SOUTH BEND – Right now its that field down there, unlined and green as Galway. Thats what John Goodman will miss most when the last snap is done. Thats what will linger for him when winter crowds in, and all that remains are echoes of echoes.
Right here, right now? he says on media day on Aug. 16, looking out from the Notre Dame Stadium press box.
He nods vaguely toward the grass and the goalposts and the tunnel down at the north end, and Touchdown Jesus peering over the stadium rim above that.
Yeah, Id think the stadium.
And not, of course. You come to Notre Dame from a Catholic high school that dressed the part in gold helmets and navy jerseys, see, you buy the whole package. Even though they redshirt you and you play for two head coaches and three position coaches – even though you never become the star every kid who comes here aches to be – the place gets inside of you anyway. You wouldnt be the kind of kid who came here if it didnt.
And so here we are at the start of John Goodmans last autumn at Notre Dame, and what hes going to miss most, he ultimately says, is everything. It all depends where he happens to be at a given time.
If I was over at the Gug, Id think This place, and how every single day made me better, Goodman says. Or if Im over in a classroom, Id think this classroom with all these people. Or if Im walking on campus and I look over and see the Dome. Theres so many different things I will miss about this place.
And, sure, thats true of any kid on any campus that has the weight of history behind it, because tradition, for college football, is the most valuable coin in the realm. To say its any less valuable for, say, an Alabama kid at Alabama, is to devalue the entire business.
And still: That tradition, that sense of place, doesnt come any dearer than it does for a John Goodman, who came here with certain hopes and saw hardly any of them realized, except for the experience itself.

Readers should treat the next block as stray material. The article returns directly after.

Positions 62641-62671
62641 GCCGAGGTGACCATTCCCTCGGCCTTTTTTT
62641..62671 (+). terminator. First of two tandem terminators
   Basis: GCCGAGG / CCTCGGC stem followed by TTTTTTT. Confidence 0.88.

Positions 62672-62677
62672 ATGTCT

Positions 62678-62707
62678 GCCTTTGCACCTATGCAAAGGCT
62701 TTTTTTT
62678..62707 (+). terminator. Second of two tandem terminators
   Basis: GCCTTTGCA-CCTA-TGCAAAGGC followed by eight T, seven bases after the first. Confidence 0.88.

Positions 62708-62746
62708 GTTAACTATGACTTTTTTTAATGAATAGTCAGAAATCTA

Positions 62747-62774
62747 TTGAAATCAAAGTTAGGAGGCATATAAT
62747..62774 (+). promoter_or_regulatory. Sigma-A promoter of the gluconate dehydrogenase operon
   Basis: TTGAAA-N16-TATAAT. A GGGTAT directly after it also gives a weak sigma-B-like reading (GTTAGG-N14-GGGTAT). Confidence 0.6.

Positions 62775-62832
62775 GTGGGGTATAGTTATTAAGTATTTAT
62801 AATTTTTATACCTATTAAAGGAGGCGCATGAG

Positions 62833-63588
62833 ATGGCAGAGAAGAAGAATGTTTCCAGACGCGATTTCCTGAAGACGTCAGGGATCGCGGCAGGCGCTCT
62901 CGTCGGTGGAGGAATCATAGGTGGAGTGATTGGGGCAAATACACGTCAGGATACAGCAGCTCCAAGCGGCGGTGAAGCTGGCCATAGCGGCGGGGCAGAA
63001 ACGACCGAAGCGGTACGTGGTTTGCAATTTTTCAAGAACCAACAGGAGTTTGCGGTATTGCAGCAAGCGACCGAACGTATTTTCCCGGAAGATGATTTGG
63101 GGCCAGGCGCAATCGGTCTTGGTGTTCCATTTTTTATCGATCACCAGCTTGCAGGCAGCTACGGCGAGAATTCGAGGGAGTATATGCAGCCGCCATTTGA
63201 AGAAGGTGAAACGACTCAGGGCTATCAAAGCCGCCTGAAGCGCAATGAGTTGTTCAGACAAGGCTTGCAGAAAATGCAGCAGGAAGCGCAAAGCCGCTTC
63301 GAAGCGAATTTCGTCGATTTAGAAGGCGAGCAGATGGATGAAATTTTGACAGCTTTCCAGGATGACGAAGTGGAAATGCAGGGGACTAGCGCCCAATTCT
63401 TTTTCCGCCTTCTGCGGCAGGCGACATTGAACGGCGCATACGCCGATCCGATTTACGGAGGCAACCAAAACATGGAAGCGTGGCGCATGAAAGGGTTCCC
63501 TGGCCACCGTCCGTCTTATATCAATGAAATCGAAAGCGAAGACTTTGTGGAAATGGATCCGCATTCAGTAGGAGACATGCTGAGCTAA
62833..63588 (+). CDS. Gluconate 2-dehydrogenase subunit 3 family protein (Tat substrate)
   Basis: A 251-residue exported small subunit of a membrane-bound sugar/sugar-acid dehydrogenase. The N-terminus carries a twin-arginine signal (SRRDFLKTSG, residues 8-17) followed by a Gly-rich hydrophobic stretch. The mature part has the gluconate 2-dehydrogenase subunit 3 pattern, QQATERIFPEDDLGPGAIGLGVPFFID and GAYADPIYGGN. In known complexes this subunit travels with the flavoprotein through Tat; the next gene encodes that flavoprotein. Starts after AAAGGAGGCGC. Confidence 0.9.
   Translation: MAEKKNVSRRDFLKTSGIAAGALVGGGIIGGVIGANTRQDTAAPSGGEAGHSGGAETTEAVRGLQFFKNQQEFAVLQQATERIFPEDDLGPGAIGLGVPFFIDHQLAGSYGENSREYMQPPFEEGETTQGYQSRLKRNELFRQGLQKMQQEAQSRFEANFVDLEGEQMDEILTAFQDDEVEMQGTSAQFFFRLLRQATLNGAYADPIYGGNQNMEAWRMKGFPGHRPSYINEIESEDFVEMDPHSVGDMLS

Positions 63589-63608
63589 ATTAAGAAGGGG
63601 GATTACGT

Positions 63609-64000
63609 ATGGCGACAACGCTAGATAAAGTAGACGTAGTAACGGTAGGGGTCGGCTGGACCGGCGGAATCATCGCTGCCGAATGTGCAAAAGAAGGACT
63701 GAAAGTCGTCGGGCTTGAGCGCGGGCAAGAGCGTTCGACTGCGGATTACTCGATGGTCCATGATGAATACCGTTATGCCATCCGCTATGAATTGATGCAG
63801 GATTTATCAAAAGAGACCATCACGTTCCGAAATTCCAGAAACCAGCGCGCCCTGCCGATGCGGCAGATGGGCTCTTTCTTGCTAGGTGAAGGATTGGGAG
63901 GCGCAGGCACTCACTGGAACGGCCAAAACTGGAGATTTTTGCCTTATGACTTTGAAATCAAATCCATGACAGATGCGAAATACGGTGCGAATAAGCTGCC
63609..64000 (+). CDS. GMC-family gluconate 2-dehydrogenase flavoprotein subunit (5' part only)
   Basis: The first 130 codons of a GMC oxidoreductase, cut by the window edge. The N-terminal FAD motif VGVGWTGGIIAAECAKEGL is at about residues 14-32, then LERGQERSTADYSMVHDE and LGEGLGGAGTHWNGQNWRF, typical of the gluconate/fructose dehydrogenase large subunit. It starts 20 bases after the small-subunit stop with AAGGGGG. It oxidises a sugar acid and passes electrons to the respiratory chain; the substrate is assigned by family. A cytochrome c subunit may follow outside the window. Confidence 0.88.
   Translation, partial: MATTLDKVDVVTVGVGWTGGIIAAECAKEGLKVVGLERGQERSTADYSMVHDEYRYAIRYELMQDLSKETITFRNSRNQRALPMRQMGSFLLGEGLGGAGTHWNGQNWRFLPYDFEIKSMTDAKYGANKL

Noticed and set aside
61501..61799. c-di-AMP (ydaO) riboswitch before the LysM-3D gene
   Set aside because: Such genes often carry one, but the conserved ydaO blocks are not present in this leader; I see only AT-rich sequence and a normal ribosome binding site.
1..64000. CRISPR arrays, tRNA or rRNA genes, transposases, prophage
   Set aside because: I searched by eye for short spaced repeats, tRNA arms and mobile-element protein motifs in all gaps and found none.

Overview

I came in thinking OK, Im going to have coach (Charlie) Weis for my four years, Goodman says. But once you get here and you realize how it goes, you begin to adapt.
Its just something youve got to get used to and something youve got to adapt to, and if you dont youre going to get left behind.
And so he adapted. A star quarterback and receiver at Bishop Dwenger, Goodmans mostly been a return man at Notre Dame. In four years, hes played in 35 games and started five. Hes caught 28 passes and scored one touchdown.
And you know what?
He wouldnt trade it for anything. And the program wouldnt trade him.
Within the program, John Goodman has an unbelievable respect among his teammates, says his position coach, Mike Denbrock. They want to be like him.
Id love to see him catch 75 passes and 15 touchdowns and quiet his critics that are out there. Hes a quality young man and a good football player.
And, because of that, he was never going to not come back for a fifth year.
Football, Goodman says, is something I live to do. Its something I want to do for as long as I can. This is a special place. Its a place you want to come back to. I was in here the summer before people got here, and Ive been here a semester after people left. So Ive been here a long time, and its a place that I love.
And a place that, in ways he never could have figured, has earned his love.